Richard V. Allen resigned yesterday as Ronald Reagan's foreign policy adviser for the remainder of the presidential campaign, even though Reagan aides declared that he is innocent of conflict-of-interest charges.
Ed Meese, Reagan-Bush campaign chief of staff, said that charges raised by a Wall Street Journal article Tuesday had been investigated and that "it is clear that any allegation or implication of improper conduct is untrue."
Nevertheless, Meese said, in order to avoid distracting attention from the real issues in the final few days of the campaign. Allen had decided to step aside.
Campaign sources said that in fact, Allen's position had been eroding since last summer when a magazine revealed that he had once served as a consultant to a lawyer for fugitive financier Robert Vesco.
The Wall Street Journal article said, in effect, that while a member of the Nixon administration in the early 1970s, Allen had carried on private business negotiations involving a possible position as a consultant to Japanese companies. The story said Allen had later claimed the right to benefit from a $120,000-a year account that an associate had obtained from Datsun, contending his activities had led to the other man's getting the account.It also said Allen had given a Japanese friends secret information from a U.S. trade commission where Allen was serving. It implied that he was on the U.S. government payroll while carrying on all these activities.
Allen called the implication of conflict of interest "baseless." He asserted, and civil service records confirm, that during the entire period in question, he was in fact a private citizen not working for the government. He was in the Nixon administration for the first 10 months of 1969 and again from the summer of 1971 to midsummer of 1972. But in between he was out of the government had in private business, and it was in that interim that all the activities described in the Journal story occured.
Allen did belong during this interim period to the government advisory commission on international trade and investment, now defunct. But he said, and other members and staffers confirmed, that members, including Allen, were unpaid and were free under the terms of their participation to carry on their normal personal business activities. Members also said that the commission material Allen sent to his Japanese friend was actually pretty widely circulated and not really all that secret.
Although Meese said yesterday that Allen "continues to have the full confidence of Ronald Reagan and the campaign organization," it was unclear whether Reagan, if elected, would make Allen his national security adviser, as many had previously believed.
On the campaign plane, Reagan press secretary Lyn Nofziger wound up in a shouting match with reporters over his reufsal to say whether Allen would be considered for an administration post. "I am not going to prejudge Allen," shouted Nofziger. But he said that Reagan "has access to a wide range of foreign policy experts."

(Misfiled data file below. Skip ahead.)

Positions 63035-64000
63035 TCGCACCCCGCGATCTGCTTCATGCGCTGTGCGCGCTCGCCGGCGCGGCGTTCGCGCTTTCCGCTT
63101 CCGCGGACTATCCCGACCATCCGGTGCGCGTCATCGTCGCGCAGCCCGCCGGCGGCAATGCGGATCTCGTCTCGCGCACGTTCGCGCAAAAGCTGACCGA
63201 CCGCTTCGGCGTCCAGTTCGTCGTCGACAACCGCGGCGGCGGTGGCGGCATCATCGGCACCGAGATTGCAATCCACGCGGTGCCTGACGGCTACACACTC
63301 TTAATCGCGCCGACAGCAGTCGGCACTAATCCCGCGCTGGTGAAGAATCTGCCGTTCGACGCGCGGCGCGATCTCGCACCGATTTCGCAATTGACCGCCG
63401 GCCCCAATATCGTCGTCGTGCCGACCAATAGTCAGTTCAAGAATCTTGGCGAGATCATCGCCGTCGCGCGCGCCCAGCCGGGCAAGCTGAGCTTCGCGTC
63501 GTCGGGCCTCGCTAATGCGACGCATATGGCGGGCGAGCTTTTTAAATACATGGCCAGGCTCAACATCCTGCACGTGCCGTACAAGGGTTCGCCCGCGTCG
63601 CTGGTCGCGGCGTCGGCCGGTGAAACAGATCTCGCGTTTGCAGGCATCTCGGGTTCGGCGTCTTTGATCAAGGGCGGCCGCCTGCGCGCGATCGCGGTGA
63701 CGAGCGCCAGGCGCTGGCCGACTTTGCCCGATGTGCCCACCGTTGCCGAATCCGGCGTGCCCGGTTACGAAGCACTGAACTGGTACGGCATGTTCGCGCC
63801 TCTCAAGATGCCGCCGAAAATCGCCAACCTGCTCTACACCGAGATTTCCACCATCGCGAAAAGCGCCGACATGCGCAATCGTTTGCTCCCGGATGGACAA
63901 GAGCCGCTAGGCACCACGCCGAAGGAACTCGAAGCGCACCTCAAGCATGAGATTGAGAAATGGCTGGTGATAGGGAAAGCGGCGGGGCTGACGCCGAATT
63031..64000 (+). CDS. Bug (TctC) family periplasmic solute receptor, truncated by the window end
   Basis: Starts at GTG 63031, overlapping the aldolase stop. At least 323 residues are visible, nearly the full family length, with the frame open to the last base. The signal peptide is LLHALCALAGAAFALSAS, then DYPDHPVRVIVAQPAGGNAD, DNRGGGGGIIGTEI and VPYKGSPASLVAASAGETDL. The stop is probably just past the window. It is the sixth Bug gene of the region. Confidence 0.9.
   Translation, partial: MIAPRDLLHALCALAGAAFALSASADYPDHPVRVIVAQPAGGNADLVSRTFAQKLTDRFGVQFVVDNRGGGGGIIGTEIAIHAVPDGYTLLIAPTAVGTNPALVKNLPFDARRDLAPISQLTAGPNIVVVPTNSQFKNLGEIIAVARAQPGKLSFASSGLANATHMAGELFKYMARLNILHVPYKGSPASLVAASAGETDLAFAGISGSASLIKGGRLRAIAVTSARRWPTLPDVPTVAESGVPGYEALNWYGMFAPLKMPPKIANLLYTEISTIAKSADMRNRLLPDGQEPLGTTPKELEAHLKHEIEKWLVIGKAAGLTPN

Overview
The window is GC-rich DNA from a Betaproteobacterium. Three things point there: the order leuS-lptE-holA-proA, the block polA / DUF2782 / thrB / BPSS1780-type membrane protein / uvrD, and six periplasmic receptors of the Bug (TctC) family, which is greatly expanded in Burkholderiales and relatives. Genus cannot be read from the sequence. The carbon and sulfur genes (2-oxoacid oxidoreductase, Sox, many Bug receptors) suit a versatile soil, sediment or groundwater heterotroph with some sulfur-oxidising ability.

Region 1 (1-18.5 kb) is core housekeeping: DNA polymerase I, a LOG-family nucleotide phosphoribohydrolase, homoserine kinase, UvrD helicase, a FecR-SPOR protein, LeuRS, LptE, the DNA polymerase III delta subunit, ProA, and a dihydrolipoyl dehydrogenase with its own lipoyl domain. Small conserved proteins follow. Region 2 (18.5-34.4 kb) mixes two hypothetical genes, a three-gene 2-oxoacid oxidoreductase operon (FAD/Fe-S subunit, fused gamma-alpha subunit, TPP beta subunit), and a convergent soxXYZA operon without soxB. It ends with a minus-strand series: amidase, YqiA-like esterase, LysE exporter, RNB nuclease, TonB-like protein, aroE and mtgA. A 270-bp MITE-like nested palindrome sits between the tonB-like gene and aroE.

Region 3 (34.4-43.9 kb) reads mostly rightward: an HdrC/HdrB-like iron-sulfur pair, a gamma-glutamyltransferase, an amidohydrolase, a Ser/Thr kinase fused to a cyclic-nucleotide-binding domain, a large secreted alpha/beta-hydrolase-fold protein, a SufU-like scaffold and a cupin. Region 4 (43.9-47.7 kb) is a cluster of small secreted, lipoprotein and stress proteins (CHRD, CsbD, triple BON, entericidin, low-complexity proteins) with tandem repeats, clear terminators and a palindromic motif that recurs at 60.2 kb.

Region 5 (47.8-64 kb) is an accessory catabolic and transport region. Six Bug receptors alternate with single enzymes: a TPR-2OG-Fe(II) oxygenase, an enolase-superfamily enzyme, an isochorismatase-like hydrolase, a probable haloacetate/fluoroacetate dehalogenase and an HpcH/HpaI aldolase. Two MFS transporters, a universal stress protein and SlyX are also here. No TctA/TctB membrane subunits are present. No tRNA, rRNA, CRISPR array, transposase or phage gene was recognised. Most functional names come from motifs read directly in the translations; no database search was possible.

Henry Kissinger, an old foe of Allen from the days when both were on the National Security Council in the Nixon administration, has been playing a growing backstage role in the campaign in recent weeks and was one of the principal architects of Reagan's recent proposal for a SALT III pact with Russia.
However, it is not believed by well-placed sources in the Reagan camp that he now will step forward as a potential security adviser or secretary of state. Rather, some see him as a possible special envoy in certain situations of importance.
Some sources within the campaign said that it is just conceivable that Allen may re-emerge after the election,but others say this is unlikely and in fact has been for some time, despite Nofziger's remarks.
They point to last summer's article in Mother Jones magazine which drew attention to the fact that Allen, after setting up an international consulting firm, Potomac International, upon leaving the government in 1972, had been paid $10,000 a month for about six months by Howard Cerny, a lawyer for Robert Vesco, for consultations on international trade. Vesco later fled the country after charges he bilked investors.
President Carter's press secretary, Jody Powell, referring to Allen's current job as a consultant to Nissan U.S.A., said the real issue is that Allen is "a top national security adviser working for the Japanese." Allen's connection with Nissan has been know here for at least two years.
Stories in The Washington Post and elsewhere revealed that as a private consultant since 1972, Allen had once registered as a foreign agent for the Overseas Companies of Portugal, which some viewed as a front for the former colonialist government of Portugal; that he is a consultant to Datsun's U.S. subsidiary, Nissan, U.S.A.; that he was a consultant for several years to Tokoyo Electric Power at $40,000 a year, and an occasional consultant to Lockheed and the Industrial Research Institute of Japan; and that he was accused at a Senate hearing of having sought a $1 million campaign contribution to a Nixon reelection fund from a Grumman official in return for White House aid in selling planes to Japan. He denied this charge and it has never been proven.
The Oct. 28 Wall Street Journal article declares that on several occasions in 1970, Allen wrote a friends, Prof. Tomotsu Takase, warning him on the basis of closed trade commission hearings that a protectionist wave was sweeping the United States.
It said Allen provided Takase with confidential information from the hearings and advised him to foster a big lobbying effort in the United States on behalf of Japanese industry. Allen doesn't deny writing such letters, but says nothing in them was really secret, and that he, like all commission members, was unpaid and free to engage in private business.